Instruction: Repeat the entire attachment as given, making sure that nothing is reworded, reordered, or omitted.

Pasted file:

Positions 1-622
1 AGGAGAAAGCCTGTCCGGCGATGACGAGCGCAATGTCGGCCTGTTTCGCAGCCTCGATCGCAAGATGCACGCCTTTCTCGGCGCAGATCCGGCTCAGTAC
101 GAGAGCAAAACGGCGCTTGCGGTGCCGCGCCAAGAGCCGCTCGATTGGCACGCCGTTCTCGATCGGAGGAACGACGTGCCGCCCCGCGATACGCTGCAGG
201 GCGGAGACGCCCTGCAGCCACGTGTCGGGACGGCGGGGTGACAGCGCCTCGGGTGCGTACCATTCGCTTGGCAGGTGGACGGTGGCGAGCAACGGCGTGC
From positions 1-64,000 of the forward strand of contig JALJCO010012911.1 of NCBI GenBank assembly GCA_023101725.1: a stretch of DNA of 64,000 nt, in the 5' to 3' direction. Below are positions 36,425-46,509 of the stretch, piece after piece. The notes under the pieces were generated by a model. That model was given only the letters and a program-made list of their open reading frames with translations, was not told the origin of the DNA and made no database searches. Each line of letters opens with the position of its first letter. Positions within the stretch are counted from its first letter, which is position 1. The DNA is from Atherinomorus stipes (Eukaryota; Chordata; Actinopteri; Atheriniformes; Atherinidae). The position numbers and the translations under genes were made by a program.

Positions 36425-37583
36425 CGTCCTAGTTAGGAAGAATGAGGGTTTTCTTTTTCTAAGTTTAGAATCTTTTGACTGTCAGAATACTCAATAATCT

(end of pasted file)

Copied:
Positions 1-622
1 AGGAGAAAGCCTGTCCGGCGATGACGAGCGCAATGTCGGCCTGTTTCGCAGCCTCGATCGCAAGATGCACGCCTTTCTCGGCGCAGATCCGGCTCAGTAC
101 GAGAGCAAAACGGCGCTTGCGGTGCCGCGCCAAGAGCCGCTCGATTGGCACGCCGTTCTCGATCGGAGGAACGACGTGCCGCCCCGCGATACGCTGCAGG
201 GCGGAGACGCCCTGCAGCCACGTGTCGGGACGGCGGGGTGACAGCGCCTCGGGTGCGTACCATTCGCTTGGCAGGTGGACGGTGGCGAGCAACGGCGTGC
From positions 1-64,000 of the forward strand of contig JALJCO010012911.1 of NCBI GenBank assembly GCA_023101725.1: a stretch of DNA of 64,000 nt, in the 5' to 3' direction. Below are positions 36,425-46,509 of the stretch, piece after piece. The notes under the pieces were generated by a model. That model was given only the letters and a program-made list of their open reading frames with translations, was not told the origin of the DNA and made no database searches. Each line of letters opens with the position of its first letter. Positions within the stretch are counted from its first letter, which is position 1. The DNA is from Atherinomorus stipes (Eukaryota; Chordata; Actinopteri; Atheriniformes; Atherinidae). The position numbers and the translations under genes were made by a program.

Positions 36425-37583
36425 CGTCCTAGTTAGGAAGAATGAGGGTTTTCTTTTTCTAAGTTTAGAATCTTTTGACTGTCAGAATACTCAATAATCT